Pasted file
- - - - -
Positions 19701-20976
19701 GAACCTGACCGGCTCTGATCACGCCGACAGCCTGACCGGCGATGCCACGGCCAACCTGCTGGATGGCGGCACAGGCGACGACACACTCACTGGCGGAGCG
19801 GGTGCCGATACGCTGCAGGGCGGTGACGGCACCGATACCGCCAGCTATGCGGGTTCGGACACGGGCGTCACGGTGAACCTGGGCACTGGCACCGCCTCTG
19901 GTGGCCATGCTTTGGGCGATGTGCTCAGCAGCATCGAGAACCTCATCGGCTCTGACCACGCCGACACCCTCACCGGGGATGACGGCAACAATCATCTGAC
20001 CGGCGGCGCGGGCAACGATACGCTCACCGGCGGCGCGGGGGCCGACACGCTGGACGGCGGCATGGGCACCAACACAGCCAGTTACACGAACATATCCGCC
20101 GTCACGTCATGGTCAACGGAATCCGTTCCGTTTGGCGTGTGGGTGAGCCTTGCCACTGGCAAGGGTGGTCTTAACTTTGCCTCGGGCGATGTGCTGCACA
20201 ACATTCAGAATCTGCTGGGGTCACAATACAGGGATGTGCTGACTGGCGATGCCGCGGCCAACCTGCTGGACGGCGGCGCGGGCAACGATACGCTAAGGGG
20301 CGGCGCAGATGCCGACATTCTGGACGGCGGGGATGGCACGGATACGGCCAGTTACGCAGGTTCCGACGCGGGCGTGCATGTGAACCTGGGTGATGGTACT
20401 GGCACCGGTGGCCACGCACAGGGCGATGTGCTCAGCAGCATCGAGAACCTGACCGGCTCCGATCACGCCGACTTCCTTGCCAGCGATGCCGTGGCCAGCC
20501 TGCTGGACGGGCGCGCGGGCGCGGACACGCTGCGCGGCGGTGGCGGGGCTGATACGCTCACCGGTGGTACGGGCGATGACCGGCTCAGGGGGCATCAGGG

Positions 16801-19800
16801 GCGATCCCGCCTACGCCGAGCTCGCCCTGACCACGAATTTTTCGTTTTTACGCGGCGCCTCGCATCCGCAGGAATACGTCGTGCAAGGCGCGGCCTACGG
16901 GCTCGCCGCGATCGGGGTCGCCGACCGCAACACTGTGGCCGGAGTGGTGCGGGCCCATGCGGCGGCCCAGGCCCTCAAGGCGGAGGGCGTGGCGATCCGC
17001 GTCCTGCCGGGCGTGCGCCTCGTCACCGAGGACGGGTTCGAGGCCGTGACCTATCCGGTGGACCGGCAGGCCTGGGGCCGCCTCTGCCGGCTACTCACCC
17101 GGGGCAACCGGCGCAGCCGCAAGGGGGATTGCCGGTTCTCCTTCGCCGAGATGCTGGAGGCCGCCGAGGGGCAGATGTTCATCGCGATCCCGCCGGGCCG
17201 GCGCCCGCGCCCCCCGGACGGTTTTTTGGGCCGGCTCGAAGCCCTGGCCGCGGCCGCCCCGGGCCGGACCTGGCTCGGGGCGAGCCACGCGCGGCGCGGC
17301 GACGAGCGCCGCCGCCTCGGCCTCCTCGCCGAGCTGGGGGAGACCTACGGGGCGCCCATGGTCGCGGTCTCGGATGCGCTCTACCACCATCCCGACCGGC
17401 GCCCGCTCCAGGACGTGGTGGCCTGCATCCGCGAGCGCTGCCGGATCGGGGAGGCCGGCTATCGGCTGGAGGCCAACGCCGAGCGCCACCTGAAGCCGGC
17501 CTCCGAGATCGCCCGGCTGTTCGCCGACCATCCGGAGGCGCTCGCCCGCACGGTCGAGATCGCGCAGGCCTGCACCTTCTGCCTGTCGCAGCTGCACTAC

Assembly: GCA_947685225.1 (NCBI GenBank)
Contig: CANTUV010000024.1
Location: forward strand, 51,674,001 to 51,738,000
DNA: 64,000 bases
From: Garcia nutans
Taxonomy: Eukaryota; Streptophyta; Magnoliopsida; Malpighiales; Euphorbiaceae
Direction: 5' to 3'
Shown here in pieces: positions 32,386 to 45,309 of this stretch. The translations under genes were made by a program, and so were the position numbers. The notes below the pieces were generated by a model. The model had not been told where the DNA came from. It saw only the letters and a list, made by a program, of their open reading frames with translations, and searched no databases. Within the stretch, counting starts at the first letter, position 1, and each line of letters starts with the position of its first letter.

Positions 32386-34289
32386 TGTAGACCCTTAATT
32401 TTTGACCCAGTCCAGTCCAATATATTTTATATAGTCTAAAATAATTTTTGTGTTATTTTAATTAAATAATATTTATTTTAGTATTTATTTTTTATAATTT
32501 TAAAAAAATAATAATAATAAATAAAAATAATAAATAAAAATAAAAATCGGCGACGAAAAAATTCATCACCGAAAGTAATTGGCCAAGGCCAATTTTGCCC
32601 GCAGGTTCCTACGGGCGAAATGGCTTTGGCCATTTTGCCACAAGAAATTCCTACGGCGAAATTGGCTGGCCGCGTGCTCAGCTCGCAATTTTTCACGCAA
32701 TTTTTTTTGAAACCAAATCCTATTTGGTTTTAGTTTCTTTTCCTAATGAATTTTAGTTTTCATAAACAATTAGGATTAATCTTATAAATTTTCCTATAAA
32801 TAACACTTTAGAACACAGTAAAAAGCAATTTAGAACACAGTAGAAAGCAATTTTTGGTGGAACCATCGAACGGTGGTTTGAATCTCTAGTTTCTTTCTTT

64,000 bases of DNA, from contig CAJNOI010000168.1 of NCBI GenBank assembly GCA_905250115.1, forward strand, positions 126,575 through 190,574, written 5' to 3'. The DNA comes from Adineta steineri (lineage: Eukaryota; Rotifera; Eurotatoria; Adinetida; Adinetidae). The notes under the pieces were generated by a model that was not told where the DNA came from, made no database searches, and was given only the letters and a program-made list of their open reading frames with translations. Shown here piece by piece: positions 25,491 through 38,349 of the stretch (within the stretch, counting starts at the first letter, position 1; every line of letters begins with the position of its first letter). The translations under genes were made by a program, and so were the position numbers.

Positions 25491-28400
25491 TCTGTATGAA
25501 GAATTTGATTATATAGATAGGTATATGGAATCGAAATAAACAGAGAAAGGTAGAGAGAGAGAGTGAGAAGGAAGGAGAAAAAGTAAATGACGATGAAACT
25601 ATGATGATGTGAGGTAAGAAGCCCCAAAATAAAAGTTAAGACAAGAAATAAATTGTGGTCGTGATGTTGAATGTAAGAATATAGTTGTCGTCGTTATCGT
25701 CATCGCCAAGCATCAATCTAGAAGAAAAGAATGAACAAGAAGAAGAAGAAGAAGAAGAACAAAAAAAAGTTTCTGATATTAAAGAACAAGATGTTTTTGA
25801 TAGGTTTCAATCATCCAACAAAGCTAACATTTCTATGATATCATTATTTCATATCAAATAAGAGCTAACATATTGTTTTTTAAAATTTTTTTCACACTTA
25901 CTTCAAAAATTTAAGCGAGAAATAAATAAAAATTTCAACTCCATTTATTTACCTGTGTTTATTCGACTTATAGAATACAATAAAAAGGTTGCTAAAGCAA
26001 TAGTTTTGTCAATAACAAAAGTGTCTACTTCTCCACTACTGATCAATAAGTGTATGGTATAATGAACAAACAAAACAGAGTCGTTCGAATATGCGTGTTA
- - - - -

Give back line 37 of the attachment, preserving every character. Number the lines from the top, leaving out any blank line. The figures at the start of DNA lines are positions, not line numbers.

25491 TCTGTATGAA